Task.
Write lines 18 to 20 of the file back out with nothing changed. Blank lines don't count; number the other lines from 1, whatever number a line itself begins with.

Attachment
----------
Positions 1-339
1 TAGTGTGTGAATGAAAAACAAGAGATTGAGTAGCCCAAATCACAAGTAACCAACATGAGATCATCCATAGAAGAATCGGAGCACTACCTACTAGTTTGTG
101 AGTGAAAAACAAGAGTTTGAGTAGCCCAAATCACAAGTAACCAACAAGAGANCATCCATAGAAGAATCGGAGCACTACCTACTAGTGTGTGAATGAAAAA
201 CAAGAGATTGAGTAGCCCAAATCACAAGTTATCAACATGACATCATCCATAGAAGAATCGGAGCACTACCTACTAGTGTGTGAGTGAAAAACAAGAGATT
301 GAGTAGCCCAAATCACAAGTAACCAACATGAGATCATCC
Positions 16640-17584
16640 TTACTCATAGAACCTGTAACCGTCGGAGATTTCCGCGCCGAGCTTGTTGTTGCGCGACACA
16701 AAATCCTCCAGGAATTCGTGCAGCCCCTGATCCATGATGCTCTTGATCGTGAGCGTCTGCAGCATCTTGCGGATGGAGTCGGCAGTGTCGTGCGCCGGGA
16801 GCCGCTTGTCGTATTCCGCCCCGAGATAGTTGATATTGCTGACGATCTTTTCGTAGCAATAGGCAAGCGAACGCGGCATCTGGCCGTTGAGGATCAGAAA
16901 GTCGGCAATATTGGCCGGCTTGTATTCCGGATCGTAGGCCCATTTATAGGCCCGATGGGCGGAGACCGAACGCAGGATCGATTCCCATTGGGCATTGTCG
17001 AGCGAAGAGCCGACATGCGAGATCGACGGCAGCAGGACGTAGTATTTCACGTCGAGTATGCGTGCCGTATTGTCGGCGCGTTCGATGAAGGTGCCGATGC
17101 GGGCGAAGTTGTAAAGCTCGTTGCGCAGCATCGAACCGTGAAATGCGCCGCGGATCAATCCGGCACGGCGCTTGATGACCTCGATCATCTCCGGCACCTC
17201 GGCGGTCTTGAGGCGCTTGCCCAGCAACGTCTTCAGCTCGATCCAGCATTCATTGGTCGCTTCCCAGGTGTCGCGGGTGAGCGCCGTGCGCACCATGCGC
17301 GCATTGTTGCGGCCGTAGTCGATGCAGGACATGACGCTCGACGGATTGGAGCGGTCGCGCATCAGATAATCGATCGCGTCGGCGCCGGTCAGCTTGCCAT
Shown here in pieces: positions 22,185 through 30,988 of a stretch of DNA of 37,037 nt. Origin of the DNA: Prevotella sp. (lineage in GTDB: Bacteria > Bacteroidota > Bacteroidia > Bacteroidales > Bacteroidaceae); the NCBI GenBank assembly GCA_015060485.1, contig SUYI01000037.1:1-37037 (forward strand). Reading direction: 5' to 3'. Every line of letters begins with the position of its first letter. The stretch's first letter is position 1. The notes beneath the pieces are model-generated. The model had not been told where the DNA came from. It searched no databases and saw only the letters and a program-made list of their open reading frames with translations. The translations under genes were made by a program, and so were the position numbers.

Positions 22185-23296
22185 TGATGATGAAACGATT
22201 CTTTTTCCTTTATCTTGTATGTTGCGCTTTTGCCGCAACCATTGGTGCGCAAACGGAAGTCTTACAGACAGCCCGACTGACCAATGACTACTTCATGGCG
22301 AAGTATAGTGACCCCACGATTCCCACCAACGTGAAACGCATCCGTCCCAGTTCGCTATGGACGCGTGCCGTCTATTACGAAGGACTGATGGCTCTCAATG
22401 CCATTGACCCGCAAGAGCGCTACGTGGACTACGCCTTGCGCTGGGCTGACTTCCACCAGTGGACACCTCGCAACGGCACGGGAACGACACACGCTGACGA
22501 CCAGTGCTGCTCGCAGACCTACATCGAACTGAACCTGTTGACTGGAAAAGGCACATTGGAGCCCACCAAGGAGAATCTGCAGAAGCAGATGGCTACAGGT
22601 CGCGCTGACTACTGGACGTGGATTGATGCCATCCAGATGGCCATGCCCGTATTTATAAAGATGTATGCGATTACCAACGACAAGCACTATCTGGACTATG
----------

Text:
22201 CTTTTTCCTTTATCTTGTATGTTGCGCTTTTGCCGCAACCATTGGTGCGCAAACGGAAGTCTTACAGACAGCCCGACTGACCAATGACTACTTCATGGCG
22301 AAGTATAGTGACCCCACGATTCCCACCAACGTGAAACGCATCCGTCCCAGTTCGCTATGGACGCGTGCCGTCTATTACGAAGGACTGATGGCTCTCAATG
22401 CCATTGACCCGCAAGAGCGCTACGTGGACTACGCCTTGCGCTGGGCTGACTTCCACCAGTGGACACCTCGCAACGGCACGGGAACGACACACGCTGACGA